As an American, I pride myself on having pierced the Poutine Curtain to bring news of Canada’s theatrical riches to my benighted fellow countrymen. Now I discover that Ilana Lucas, an intrepid reporter for Intermission, a Canadian online magazine devoted to theatre, has made the reverse journey and returned with valuable intelligence.
It seems that, unbeknownst to me, a number of small, professional theatre companies I’ve never heard of on a small peninsula I’ve never heard of in a state I actually have heard of are doing something I’ve become rather passionate about.
Wisconsin is famed for its dairy industry and its residents proudly own the nickname “Cheeseheads,” which to some folks is a bit of a slur. Wisconsin’s Door County occupies most of a slender sliver of land that juts tentatively into Lake Michigan just north northeast of Green Bay and Manitowoc. Surprisingly, or perhaps not, this bucolic, rural area hosts a number of successful theatre companies, most of them professional. Door County is, among other things, a popular destination for summer tourists.
What struck me about Lucas’s report was that most of these companies are doing exactly what I have heaped praise on Huron County’s Blyth Festival for doing – creating theatre that directly reflects the lived experience of the local population.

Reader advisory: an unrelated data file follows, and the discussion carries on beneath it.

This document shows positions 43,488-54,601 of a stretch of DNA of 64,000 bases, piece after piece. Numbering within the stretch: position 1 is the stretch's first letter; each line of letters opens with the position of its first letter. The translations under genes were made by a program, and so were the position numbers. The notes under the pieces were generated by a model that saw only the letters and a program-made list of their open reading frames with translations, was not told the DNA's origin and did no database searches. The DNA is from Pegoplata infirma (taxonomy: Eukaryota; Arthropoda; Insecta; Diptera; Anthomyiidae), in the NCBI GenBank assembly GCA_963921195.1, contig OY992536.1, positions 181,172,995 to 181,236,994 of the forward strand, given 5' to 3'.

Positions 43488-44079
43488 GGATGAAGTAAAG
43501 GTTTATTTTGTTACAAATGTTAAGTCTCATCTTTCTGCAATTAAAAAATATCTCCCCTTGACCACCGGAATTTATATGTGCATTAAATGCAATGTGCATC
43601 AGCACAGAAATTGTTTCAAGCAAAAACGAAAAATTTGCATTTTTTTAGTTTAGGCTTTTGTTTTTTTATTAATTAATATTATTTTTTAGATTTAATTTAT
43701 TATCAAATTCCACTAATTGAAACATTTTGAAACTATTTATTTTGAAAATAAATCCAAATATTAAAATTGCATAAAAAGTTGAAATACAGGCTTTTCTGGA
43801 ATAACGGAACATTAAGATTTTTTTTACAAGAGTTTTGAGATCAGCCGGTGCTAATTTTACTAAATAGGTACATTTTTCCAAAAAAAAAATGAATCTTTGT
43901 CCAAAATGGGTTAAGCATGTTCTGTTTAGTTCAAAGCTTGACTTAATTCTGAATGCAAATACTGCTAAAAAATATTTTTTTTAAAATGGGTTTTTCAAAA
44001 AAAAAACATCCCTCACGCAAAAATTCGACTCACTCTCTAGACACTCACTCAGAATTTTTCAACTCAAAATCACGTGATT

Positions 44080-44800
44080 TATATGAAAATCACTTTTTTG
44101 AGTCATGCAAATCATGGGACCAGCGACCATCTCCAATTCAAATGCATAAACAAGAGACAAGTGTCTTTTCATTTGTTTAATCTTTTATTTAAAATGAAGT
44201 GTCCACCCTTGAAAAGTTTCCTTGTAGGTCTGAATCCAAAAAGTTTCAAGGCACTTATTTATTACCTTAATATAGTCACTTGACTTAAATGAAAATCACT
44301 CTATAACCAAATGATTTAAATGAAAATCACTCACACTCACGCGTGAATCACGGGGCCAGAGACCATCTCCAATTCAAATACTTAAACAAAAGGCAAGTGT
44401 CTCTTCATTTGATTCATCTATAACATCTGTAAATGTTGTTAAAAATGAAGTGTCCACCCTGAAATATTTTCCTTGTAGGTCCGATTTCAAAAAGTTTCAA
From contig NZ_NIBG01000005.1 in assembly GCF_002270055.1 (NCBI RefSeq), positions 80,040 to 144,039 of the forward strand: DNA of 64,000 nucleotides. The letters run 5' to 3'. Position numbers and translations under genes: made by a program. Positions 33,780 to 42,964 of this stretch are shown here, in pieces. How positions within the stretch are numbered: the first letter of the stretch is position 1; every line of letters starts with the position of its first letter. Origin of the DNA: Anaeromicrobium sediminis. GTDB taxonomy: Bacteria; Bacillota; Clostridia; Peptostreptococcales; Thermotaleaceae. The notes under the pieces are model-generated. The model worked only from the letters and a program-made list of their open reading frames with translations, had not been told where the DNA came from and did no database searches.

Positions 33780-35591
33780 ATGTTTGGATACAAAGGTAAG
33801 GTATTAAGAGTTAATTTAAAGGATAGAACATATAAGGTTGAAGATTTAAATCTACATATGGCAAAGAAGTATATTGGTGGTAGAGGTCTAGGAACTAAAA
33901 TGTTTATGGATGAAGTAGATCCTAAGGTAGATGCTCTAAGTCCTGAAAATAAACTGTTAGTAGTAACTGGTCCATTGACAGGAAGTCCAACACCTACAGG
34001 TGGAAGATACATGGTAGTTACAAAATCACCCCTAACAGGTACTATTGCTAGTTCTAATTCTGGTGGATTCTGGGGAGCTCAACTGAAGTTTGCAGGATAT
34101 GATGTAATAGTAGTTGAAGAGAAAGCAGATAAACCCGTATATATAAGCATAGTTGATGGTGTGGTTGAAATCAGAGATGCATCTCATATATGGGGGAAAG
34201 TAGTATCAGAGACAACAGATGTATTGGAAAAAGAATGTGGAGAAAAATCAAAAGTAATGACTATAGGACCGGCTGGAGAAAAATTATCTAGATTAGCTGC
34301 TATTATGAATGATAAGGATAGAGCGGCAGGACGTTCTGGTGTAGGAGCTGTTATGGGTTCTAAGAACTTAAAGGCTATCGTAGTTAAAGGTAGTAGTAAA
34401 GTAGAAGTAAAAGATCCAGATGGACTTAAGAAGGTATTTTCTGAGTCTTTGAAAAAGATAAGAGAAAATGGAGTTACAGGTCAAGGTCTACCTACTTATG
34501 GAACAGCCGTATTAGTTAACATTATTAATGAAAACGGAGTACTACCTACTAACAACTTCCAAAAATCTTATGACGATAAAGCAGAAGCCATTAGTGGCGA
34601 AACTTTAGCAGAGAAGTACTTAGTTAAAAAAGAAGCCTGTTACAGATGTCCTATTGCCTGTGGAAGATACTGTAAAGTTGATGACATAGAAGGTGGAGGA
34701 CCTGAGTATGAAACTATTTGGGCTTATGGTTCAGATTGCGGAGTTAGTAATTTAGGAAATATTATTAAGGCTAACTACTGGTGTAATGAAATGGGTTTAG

A perfect example is “Cheeseheads: The Musical,” which has been produced four times by Northern Sky Theatre. That wouldn’t have happened unless the show was a hit with audiences.
There are exceptions to the home-grown rule, of course. One company presents plays by some dead white guy from England. (Yawn.)
But the salient takeaway is that these small Wisconsin theatre companies are thriving by creating their own theatrical culture, albeit with the occasional nod to stuff imported from New York and elsewhere.
Rather than cribbing from her article – unlike the ex-president of Harvard University, I am loath to plagiarize – I’ll let Ilana fill you in on what’s going on in Door County, Wisconsin.
Click here to read Ilana’s article. Trust me, it’s an enlightening read.
Intermission, by the way, is a great source of information for what’s going on in the Canadian theatre scene. Subscribe to Intermission HERE.
And speaking of subscriptions, you can subscribe to OntarioStage HERE.